In 2019 Del. Chris Hurst introduced legislation to protect student journalists and their school advisers. That bill died in subcommittee, but Hurst hasn’t given up; he introduced a new bill for the upcoming 2020 session.
A former journalist turned delegate filed a bill for the upcoming General Assembly session that aims to ensure First Amendment protections for student journalists.
Del. Chris Hurst, D-Blacksburg, introduced HB36 to protect the rights of student journalists from censorship and student media advisers from punishment. The 12th District delegate first introduced the bill in the 2019 session with co-patron Del. Danica Roem, D-Prince William, but the bill died in a subcommittee vote, 5-3.
The bill ensures the right of student journalists to exercise freedom of speech in school-sponsored media even if the publication receives financial support or is provided facilities from the school.
Roem filed HB113 on Friday, a bill to shield reporters from having to disclose confidential sources. Introduced for the third year in a row, the bill would protect members of the press from being forced by state courts to reveal the identity of anonymous sources.
Both Hurst and Roem are seasoned journalists who said they understand the importance of prioritizing the protection of reporters, both students and professionals. Hurst was formerly an anchor for Roanoke television station WDBJ and Roem reported in Prince William County.
“This legislation is important because it restores basic protections for student journalists throughout Virginia from unnecessary censorship by administrators,” Hurst said of his bill. “For too long, articles concerning subjects that are worthwhile and newsworthy have been blocked by those in power for less than legitimate reasons.”
The bill is similar to others around the country referred to as “New Voices” bills, efforted by a student-led movement of advocates who seek to counteract the 1988 Supreme Court decision which ruled schools may censor student-publications to an extent. Such legislation has passed in 14 states, half within the past four years, according to the Student Press Law Center.
With Hurst’s bill, schools could still intervene if the content is deemed libelous or slanderous, creates clear danger, is an unwarranted invasion of privacy, or if it violates federal or state law. The bill creates protections for public middle schools and high schools and public institutions of higher education, but excludes private schools.
“While I am certainly dismayed by recent examples of censorship at private schools, our intention is not to regulate those institutions,” Hurst said. “And as a matter of political philosophy, I prefer not to regulate institutions that are not in the public domain as a member of the House Education Committee.”
Student journalists in Virginia have faced school censorship. When the bill was introduced last year, 10 students and advisers who experienced censorship or job retaliation submitted written testimony, and three addressed the subcommittee.
In May, students in a broadcast news class at Maury High School in Norfolk had one of their videos removed from their YouTube channel by the administration. The video, posted to the Commodore News’ channel, highlighted the disrepair of school facilities — conditions not unknown to state leaders, who had seen some of the worst parts during a previous tour. A spokeswoman for the district cited a “personnel matter” as part of the reason the video was deleted. The video included an interview with a teacher that the school said was “not in line with school policy.”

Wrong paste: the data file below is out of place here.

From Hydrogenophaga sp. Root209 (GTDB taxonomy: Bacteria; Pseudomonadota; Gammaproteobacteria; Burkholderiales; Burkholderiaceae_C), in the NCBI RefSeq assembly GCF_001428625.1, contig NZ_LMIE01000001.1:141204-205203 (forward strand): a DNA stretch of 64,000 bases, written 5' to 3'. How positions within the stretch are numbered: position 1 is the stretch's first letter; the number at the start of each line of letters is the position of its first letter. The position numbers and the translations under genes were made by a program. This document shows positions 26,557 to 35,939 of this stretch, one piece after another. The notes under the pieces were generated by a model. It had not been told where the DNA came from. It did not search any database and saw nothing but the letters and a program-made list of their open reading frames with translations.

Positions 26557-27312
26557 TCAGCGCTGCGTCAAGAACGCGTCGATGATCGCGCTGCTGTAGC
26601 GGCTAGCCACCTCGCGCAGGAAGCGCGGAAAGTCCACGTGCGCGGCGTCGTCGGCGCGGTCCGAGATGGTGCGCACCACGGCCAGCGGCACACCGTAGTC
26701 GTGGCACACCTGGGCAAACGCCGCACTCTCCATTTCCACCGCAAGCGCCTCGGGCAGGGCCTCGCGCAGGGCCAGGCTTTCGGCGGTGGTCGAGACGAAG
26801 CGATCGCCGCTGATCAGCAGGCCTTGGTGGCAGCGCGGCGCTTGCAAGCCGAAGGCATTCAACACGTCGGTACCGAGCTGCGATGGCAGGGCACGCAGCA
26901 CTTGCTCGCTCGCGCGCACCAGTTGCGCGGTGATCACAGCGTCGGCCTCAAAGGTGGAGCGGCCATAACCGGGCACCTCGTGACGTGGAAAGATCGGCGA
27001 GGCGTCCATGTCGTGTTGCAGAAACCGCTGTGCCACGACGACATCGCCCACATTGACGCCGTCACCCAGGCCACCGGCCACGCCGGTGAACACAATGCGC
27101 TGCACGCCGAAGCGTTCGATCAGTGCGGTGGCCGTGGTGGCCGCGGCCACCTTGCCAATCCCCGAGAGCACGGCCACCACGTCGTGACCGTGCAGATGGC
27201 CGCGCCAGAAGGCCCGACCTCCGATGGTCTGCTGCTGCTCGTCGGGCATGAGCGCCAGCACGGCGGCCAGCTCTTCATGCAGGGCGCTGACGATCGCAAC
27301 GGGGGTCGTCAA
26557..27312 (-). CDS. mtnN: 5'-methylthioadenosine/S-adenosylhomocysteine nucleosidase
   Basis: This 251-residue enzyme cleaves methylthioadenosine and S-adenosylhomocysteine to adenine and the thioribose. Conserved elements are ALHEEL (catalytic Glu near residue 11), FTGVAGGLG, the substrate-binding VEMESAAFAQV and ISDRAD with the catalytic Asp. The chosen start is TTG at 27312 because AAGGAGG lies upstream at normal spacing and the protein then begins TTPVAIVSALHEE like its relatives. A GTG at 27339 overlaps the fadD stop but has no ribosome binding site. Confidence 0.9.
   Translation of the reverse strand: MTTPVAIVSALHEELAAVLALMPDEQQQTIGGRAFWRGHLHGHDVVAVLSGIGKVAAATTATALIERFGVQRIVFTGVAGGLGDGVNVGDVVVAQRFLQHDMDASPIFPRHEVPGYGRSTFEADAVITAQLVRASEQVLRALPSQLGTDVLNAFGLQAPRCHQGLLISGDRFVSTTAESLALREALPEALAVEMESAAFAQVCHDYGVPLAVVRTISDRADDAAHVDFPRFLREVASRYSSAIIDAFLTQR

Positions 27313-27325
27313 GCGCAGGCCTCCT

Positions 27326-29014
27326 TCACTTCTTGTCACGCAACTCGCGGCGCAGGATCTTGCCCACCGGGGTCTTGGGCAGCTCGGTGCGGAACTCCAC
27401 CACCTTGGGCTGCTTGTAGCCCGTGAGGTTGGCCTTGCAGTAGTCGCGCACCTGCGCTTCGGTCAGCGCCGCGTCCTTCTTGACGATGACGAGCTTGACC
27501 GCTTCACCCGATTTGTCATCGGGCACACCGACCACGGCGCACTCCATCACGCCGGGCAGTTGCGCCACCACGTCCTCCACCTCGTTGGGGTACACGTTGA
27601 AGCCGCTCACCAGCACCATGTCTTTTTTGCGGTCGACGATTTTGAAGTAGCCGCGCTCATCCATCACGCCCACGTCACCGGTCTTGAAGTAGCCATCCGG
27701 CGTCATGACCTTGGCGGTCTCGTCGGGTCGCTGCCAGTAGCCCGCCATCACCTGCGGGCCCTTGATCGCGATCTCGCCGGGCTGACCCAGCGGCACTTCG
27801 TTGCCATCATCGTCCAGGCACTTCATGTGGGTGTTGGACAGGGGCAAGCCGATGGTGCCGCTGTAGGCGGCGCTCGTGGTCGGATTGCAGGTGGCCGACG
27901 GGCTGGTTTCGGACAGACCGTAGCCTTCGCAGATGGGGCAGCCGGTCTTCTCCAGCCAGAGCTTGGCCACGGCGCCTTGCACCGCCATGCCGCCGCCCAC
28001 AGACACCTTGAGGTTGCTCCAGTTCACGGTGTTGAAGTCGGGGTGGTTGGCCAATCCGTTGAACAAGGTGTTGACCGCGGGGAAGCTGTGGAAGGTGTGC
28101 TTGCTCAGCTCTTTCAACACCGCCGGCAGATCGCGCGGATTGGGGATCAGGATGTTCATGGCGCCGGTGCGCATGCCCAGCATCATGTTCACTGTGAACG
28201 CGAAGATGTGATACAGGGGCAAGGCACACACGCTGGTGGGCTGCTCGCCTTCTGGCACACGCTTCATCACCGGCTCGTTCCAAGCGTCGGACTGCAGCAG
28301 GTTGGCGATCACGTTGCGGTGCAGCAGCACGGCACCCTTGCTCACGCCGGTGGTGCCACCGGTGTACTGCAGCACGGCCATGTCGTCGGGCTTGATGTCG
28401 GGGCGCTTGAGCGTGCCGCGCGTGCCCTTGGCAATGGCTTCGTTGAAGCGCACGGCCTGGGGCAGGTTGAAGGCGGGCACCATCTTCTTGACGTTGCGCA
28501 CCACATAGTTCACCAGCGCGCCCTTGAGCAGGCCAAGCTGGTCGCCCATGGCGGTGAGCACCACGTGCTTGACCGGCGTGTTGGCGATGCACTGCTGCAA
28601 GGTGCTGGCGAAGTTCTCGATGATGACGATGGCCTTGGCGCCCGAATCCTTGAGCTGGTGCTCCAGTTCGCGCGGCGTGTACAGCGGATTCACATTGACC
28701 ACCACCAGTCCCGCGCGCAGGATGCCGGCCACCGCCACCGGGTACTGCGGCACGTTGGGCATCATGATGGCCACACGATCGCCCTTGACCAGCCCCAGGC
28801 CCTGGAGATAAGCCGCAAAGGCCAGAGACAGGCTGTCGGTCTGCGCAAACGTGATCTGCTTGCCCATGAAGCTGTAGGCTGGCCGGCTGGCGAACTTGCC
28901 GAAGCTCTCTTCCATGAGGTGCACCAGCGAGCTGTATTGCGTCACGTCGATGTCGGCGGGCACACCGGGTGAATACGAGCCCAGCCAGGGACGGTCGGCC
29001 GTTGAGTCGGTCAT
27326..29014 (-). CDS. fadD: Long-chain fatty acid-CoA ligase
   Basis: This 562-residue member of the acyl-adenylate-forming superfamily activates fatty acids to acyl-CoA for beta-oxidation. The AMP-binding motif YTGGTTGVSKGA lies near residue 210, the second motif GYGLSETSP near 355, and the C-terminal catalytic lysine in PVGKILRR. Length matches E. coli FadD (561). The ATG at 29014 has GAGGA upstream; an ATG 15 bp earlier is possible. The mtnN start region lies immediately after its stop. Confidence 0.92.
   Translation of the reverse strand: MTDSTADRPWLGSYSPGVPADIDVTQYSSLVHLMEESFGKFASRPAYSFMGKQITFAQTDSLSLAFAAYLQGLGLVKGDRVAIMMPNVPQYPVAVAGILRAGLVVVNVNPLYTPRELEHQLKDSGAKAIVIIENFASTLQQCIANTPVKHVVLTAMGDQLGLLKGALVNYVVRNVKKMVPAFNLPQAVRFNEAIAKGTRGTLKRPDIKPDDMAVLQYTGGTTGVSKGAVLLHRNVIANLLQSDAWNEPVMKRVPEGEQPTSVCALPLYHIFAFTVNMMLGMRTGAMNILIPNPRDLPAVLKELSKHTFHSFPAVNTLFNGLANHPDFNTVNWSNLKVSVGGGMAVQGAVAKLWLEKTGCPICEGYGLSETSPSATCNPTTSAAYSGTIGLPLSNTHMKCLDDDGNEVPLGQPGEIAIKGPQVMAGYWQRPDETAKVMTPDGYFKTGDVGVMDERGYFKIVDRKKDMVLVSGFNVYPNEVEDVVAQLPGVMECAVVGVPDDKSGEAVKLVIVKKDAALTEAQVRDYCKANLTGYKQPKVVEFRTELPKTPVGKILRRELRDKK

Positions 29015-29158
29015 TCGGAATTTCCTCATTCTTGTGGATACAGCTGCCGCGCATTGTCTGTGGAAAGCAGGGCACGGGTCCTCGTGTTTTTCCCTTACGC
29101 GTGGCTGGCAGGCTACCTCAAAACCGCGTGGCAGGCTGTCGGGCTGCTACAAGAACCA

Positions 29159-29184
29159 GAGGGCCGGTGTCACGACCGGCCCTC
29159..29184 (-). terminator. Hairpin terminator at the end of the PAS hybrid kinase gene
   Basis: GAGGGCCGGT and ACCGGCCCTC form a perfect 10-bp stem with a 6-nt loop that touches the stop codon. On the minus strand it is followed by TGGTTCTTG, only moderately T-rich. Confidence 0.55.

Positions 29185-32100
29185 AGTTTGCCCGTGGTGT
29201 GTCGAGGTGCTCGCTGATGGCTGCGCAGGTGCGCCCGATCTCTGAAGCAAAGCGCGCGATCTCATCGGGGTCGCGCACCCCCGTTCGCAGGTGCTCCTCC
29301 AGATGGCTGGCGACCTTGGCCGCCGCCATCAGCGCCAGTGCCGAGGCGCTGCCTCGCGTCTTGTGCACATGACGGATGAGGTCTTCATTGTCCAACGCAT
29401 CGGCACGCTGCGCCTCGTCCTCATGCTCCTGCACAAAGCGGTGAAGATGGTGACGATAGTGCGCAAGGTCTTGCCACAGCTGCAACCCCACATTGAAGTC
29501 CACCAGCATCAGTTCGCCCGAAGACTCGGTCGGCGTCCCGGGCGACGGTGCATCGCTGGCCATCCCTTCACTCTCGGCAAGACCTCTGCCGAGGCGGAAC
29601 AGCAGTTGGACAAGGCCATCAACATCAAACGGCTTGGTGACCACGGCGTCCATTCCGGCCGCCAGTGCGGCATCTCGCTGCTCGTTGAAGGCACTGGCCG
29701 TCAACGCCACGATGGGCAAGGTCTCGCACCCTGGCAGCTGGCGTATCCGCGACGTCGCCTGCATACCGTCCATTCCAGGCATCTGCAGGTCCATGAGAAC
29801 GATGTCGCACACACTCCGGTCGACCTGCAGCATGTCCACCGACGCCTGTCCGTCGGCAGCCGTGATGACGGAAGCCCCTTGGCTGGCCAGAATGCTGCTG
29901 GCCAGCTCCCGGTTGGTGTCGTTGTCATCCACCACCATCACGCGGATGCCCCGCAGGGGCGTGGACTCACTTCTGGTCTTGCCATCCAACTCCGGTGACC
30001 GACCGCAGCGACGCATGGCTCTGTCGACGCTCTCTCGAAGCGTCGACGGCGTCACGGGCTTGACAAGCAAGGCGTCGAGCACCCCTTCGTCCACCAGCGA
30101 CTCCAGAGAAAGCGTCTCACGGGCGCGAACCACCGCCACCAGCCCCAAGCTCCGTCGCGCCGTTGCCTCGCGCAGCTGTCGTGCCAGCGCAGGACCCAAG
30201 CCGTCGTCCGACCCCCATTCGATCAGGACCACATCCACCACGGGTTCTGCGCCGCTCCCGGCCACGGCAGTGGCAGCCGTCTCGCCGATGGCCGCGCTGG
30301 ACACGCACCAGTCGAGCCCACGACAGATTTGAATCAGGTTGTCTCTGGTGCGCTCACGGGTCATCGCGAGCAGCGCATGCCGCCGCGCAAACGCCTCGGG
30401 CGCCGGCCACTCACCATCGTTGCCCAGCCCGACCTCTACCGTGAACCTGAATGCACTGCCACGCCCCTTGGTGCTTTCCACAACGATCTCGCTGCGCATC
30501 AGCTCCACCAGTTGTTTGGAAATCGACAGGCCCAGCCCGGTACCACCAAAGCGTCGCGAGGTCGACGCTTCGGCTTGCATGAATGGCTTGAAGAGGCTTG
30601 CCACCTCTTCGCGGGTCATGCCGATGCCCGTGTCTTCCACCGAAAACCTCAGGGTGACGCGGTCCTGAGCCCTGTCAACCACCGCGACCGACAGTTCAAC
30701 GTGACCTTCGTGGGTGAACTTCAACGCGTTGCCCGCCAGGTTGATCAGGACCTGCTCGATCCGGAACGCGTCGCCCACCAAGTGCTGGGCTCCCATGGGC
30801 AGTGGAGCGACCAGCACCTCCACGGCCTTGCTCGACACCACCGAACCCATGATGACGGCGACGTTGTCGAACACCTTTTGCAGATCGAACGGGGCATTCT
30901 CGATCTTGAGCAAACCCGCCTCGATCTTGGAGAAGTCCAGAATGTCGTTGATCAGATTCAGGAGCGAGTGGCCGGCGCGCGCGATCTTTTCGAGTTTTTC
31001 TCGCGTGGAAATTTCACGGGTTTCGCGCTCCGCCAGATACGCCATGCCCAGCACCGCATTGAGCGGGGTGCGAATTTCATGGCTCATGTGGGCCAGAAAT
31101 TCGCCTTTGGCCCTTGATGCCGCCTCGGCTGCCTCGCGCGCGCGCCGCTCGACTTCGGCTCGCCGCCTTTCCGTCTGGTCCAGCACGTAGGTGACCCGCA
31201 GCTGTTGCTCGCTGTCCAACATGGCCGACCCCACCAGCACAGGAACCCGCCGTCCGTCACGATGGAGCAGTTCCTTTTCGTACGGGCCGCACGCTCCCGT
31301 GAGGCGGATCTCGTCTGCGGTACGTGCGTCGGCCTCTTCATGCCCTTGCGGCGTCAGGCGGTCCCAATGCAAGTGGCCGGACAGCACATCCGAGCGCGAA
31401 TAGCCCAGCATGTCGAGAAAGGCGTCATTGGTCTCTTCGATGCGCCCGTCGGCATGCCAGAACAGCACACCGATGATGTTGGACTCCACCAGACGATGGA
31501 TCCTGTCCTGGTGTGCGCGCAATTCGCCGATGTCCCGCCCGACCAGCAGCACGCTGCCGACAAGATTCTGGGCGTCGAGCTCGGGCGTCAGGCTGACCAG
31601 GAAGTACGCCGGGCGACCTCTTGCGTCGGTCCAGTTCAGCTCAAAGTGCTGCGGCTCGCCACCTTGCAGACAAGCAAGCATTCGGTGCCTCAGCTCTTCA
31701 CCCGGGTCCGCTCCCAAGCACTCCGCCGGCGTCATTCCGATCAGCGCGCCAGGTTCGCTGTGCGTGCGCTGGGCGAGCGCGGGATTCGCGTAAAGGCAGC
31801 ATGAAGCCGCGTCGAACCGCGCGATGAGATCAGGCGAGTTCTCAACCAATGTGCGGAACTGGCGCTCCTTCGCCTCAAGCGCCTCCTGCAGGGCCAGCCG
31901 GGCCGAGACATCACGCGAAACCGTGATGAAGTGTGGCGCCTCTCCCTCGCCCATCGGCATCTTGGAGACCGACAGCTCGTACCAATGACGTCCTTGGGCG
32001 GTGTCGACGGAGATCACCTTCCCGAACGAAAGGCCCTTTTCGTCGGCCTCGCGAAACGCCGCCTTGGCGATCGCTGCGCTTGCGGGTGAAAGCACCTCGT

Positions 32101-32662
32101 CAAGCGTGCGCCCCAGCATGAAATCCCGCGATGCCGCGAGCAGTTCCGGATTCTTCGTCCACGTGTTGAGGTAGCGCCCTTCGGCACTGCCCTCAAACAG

In November, Radford University’s school newspaper, The Tartan, had over 1,000 newspapers stolen by a university employee. The university refused to release the employee’s name or comment on the disciplinary action taken, citing that a personnel issue prohibited the information from being released.
The Virginia Press Association has voiced support for Hurst’s bill. VPA Executive Director Betsy Edwards believes student journalists are under threat and the bill is designed to afford students the same protections as professionals. Edwards used the Commonwealth Times, the student-led school newspaper of Virginia Commonwealth University, as an example — saying student journalists should be treated, particularly at the college level, like professional journalists.
“They are, and so you wouldn’t want somebody to do that at the Richmond Times-Dispatch, you shouldn’t do it at the Commonwealth Times,” she said.
Hurst advises student journalists to preserve and know their rights. He also says to reach out to advocates such as the VPA who are ready and willing to help. Roem recommends students use extensive documentation, not just in their reporting, but in situations that involve censorship; from keeping a paper trail to a log of digital communication.
“Take as many notes as absolutely possible and make sure that you’re talking with as many people as you need,” Roem said.
Roem also advises students not to take censorship as a personal attack, but rather an attack on the Fourth Estate, a term which historically has been used to reference journalists and journalism.
“This is about the institution of journalism,” Roem said. “The entire reason we have that is to hold the government accountable first and foremost, and second to tell the story of people … based on reality, not what people want it to be but based on how it actually is.”
Written by Libby Dozier, Capital News Service. Top Photo: Nearly 20 people wanted to testify in support of House Bill 2382 in the 2019 session, which would protect student journalists from disciplinary action and administrative censorship. Photo by Saffeya Ahmed, Capital News Service.